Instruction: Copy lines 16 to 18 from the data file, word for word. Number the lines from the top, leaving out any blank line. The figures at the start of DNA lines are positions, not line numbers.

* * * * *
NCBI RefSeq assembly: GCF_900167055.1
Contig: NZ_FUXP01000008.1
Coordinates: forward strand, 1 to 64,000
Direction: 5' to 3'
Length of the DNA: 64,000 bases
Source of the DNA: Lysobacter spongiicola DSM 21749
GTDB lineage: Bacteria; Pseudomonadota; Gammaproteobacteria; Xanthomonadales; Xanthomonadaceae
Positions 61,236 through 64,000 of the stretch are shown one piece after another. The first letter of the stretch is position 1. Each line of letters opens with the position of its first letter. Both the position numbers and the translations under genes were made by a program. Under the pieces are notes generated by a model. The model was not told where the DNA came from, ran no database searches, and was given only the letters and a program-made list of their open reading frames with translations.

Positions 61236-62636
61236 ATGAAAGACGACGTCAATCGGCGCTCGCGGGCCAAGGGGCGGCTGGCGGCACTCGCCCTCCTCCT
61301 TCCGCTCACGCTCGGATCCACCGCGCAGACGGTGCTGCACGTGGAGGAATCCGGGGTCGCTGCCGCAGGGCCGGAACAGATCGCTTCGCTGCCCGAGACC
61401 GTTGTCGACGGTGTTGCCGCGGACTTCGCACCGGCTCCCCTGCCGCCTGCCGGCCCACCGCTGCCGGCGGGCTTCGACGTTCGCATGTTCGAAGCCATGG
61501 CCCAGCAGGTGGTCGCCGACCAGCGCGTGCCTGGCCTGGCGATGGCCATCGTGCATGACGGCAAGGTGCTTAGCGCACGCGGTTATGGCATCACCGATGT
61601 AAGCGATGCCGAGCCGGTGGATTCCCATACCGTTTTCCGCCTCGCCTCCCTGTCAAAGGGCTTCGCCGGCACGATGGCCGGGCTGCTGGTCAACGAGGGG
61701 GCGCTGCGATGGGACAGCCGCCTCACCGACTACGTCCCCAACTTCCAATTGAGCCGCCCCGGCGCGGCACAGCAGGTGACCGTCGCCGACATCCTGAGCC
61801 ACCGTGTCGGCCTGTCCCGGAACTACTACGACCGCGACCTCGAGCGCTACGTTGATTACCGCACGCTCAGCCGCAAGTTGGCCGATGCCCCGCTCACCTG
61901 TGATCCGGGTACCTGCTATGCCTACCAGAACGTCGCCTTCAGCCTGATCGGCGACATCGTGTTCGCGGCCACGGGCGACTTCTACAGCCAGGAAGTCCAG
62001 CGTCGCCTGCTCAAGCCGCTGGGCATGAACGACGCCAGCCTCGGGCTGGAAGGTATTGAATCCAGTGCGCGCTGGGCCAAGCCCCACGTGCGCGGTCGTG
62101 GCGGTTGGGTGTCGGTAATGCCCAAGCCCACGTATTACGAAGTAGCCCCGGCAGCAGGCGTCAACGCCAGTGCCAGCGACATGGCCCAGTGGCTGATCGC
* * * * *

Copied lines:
61801 ACCGTGTCGGCCTGTCCCGGAACTACTACGACCGCGACCTCGAGCGCTACGTTGATTACCGCACGCTCAGCCGCAAGTTGGCCGATGCCCCGCTCACCTG
61901 TGATCCGGGTACCTGCTATGCCTACCAGAACGTCGCCTTCAGCCTGATCGGCGACATCGTGTTCGCGGCCACGGGCGACTTCTACAGCCAGGAAGTCCAG
62001 CGTCGCCTGCTCAAGCCGCTGGGCATGAACGACGCCAGCCTCGGGCTGGAAGGTATTGAATCCAGTGCGCGCTGGGCCAAGCCCCACGTGCGCGGTCGTG